That monstrosity and evil individual is named Donald Trump. He’s currently president of the United States. If you dismiss that moral condemnation as preposterous or hysterical, because you believe Trump’s not so bad after all or you assume he behaves just like most politicians, you’re deaf and blind (assuming you’ve been living in an English-speaking country). If you’re a Trump supporter and you dismiss that righteous condemnation of Trump, you’ve been deafened and blinded by the very evil in question as you’ve been caught up in the mob mentality Trump’s shameless con artistry has stoked.

To be clear, I’m saying Donald Trump is mentally ill and that he’s so bad he’s evil, and that his badness is due to a specific, rare type of severe mental dysfunction. His monstrous character traits are grounded in his mental architecture that’s either genetic or that developed in him from an early age so that by now he’s certainly incapable of controlling his badness. That badness remains in all its immense immorality, regardless of Trump’s lack of self-control.

How so? Because the worst type of badness — known as “evil” — has always ever been just that lack of freedom, that antisocial recklessness caused by an inability to feel anyone else’s pain. To deny humans are capable of any such behavioural extremes requires blindness to history and to the daily news. To deny that those extremes deserve moral condemnation is to sell morality short.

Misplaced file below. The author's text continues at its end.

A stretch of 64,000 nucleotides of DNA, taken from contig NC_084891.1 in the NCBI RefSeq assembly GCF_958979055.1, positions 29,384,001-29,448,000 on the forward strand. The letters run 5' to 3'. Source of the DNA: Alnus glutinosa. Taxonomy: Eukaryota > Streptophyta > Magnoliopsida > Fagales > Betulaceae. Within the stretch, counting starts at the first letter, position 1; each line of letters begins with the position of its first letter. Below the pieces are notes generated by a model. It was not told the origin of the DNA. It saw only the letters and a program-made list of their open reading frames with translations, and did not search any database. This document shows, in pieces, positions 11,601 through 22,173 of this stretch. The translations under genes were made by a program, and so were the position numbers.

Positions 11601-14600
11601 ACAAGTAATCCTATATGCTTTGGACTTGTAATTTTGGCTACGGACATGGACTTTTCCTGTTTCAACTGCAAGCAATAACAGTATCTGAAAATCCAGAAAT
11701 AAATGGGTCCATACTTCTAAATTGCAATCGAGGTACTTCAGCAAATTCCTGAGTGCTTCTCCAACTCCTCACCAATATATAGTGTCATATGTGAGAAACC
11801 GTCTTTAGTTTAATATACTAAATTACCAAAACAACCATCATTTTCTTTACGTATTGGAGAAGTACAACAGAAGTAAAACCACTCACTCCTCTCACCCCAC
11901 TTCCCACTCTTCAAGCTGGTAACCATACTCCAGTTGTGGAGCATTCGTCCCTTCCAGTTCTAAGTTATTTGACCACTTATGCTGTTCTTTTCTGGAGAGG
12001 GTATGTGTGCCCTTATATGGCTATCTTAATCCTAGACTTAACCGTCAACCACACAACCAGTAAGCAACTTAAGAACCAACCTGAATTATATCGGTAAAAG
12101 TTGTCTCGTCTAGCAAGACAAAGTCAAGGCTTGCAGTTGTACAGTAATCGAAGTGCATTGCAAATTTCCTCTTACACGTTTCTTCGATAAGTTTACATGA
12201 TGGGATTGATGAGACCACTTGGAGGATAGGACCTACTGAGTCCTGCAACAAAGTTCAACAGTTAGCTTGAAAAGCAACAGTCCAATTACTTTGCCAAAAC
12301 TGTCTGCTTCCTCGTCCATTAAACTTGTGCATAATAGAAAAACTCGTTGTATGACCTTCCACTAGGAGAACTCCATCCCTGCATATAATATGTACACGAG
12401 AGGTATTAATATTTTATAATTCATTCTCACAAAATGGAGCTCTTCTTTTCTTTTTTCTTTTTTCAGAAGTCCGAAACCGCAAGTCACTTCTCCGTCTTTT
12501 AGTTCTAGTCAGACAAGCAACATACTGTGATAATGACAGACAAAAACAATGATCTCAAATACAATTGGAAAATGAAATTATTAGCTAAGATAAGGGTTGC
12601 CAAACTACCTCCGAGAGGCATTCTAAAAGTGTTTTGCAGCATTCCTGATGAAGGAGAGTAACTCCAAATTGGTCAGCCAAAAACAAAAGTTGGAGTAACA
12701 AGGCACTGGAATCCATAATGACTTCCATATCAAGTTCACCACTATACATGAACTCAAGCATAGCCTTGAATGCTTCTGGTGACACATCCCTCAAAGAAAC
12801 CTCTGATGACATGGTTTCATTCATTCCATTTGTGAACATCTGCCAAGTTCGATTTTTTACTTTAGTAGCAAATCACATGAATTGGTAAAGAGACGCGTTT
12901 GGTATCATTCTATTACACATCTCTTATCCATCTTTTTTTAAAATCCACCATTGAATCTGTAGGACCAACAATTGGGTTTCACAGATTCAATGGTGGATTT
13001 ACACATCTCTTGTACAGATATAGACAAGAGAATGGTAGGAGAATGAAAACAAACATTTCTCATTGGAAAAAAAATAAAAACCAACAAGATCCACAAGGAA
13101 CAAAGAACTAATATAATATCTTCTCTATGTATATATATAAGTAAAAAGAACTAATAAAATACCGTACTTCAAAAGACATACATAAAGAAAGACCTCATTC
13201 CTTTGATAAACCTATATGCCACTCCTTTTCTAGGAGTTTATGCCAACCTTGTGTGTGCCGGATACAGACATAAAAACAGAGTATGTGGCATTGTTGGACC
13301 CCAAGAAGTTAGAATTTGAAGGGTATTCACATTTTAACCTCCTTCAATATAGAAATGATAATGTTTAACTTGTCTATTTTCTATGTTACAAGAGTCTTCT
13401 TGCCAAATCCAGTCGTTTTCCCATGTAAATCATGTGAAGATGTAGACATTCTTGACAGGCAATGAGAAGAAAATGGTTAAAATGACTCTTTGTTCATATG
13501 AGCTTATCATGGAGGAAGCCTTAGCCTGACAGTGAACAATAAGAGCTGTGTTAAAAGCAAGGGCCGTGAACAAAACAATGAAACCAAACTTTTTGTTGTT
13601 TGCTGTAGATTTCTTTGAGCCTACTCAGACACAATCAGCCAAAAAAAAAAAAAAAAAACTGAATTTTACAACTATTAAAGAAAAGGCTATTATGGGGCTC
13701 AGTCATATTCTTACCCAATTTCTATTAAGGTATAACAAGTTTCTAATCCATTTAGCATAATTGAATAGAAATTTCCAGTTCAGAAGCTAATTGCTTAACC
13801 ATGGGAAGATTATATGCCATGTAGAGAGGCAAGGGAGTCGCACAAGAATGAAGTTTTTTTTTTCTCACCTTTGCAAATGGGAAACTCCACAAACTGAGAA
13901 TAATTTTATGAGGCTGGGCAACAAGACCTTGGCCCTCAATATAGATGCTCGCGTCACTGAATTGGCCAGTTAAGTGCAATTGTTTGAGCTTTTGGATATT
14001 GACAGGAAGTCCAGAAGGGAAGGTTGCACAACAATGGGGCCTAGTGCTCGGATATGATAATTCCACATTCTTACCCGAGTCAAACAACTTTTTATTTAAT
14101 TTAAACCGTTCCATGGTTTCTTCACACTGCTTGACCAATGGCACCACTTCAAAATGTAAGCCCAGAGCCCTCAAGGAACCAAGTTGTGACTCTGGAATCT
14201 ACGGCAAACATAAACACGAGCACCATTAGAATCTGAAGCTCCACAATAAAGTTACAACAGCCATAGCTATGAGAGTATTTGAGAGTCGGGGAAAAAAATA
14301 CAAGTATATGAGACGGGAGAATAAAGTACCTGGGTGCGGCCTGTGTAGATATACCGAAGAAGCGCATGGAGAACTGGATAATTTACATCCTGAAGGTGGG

This isn’t to say all psychopaths should be exterminated like the monsters in horror movies, but it does mean that civilized society is at war with the subcriminal psychopaths who weaponize their mental dysfunctions, which is obviously what Trump has done.

Chess and the Varieties of Evil

Perhaps you’re thinking Trump can’t be evil because he’s never killed anyone. If you’ve entertained that thought, allow me to relieve you of it with an analogy. Have a look at a chess set. Notice that the two sides are black and white, symbolizing the moral absolutes. Now notice the difference between the pawns and the king. The pawns are the foot soldiers that do the dirty work while the king makes the big decisions in the background, protected by his castles, his bishops, his knights, and his loyal queen. If it’s the black side, the colour of which symbolizes immorality, based on the universal symbolism of day and night (not on the difference between dark and light skin), the king’s controlling his society for sinister, destructive purposes, symbolically speaking.